17. MONTENEGRO- "The Kids From Marks and Engel Street" Montenegro, the smallest of ex-Yugoslavia’s republics, entered the Oscar race for the first time last year. They’ll probably enter again with “The Kids from Marks and Engel Street”, a long-awaited project set in the early 1990s when Yugoslavia was falling apart. Two young brothers are facing climactic moments in their lives- one is about to kill a man, while the other is going to lose his virginity. “Kids” features stars and musicians from all over the former Yugoslavia, but proudly claims to be a very Montenegrin story. It's a sure thing, and the only other contender is “Little Buddho”, about a Montenegrin teen who flees to Serbia to avoid a blood feud.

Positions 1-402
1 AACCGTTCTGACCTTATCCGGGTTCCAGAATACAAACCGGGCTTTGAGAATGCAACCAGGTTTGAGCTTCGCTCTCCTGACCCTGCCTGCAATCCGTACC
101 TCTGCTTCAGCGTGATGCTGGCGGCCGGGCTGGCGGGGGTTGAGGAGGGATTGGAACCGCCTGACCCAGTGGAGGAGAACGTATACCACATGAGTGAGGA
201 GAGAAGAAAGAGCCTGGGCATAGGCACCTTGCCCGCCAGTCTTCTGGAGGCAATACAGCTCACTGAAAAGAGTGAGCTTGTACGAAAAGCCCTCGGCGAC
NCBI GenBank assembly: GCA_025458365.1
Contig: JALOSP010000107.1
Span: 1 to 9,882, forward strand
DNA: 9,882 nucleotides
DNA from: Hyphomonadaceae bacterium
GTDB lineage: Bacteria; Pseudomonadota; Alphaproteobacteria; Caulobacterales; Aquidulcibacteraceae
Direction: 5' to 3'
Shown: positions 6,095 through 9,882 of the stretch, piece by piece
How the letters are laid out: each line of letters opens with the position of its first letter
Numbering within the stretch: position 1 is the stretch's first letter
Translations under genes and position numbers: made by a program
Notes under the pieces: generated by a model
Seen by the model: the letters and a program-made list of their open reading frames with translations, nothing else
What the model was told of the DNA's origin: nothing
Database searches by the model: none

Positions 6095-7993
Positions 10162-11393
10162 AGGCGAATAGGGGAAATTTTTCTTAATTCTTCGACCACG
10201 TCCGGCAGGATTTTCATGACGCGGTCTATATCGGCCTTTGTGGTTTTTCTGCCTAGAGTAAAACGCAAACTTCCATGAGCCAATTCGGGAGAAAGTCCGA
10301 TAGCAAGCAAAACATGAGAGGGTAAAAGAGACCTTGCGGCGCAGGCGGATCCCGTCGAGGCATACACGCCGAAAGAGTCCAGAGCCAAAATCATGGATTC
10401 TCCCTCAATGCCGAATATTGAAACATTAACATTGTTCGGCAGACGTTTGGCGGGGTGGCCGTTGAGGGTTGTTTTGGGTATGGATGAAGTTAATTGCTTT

18. MOROCCO- "Adios Carmen" Morocco has been enjoying a film renaissance in recent years. Production has reached roughly 24 films a year and their films routinely win awards internationally, particularly in Arab-themed festivals. It also continues to be the filming venue of choice for international productions in the Arab World (alongside Jordan). They’re also the only African nation besides South Africa that can be reliably counted on every year to send a movie to the Oscars (5 of the past 6 years). This year, I was sure they would send “Fevers”, a drama about a rebellious teenager in Morocco who is forced to move to France to be with his absentee father when his mother is sent to jail. Director Hicham Ayouch is the brother of Nabyl Ayouch who has repped Morocco three times already. However despite festival play, it won’t be released in Moroccan cinemas until mid-October. It’s now a tight three-way race between “Adios Carmen” (Dubai), about a young boy from an abusive home who befriends a Spanish emigree in 1975, “Kanyamakan”, an exciting big-budget Hollywood-style action film about a bank robbery gone wrong, and “Sotto Voce”, a film about militants on the Morocco-Algerian border during Algeria’s civil war. “Sotto Voce” (Dubai) was the big winner at the Festival of Moroccan Film (winning three awards including Best Picture) when most Moroccan releases compete against each other, but I think its leftist, militant politics will keep it from being sent. “Kanyamakan” boasts American-style entertainment, but it’s definitely a genre film and not an Oscar contender. A few other dark horses in a strong year: “Aria Delma” (2nd Prize at Moroccan Film Festival) a Berber-language film about a man trying to emigrate to Europe on a sinking ship, “Sara”, a dramedy about a thief and the girl he has illegally adopted, and “They Are the Dogs”, a black comedy about a falsely accused political dissident released from prison after thirty years amidst the Arab Spring. Unlikely: the sexually explicit “Pillow Secrets”, the gay-themed “L’armée du Salut” and the American-helmed “Traitors” have got good reviews but will be too controversial. My Top Five: “Adios Carmen” reps Morocco with “Kanyamakan” and “Sara” runner-ups.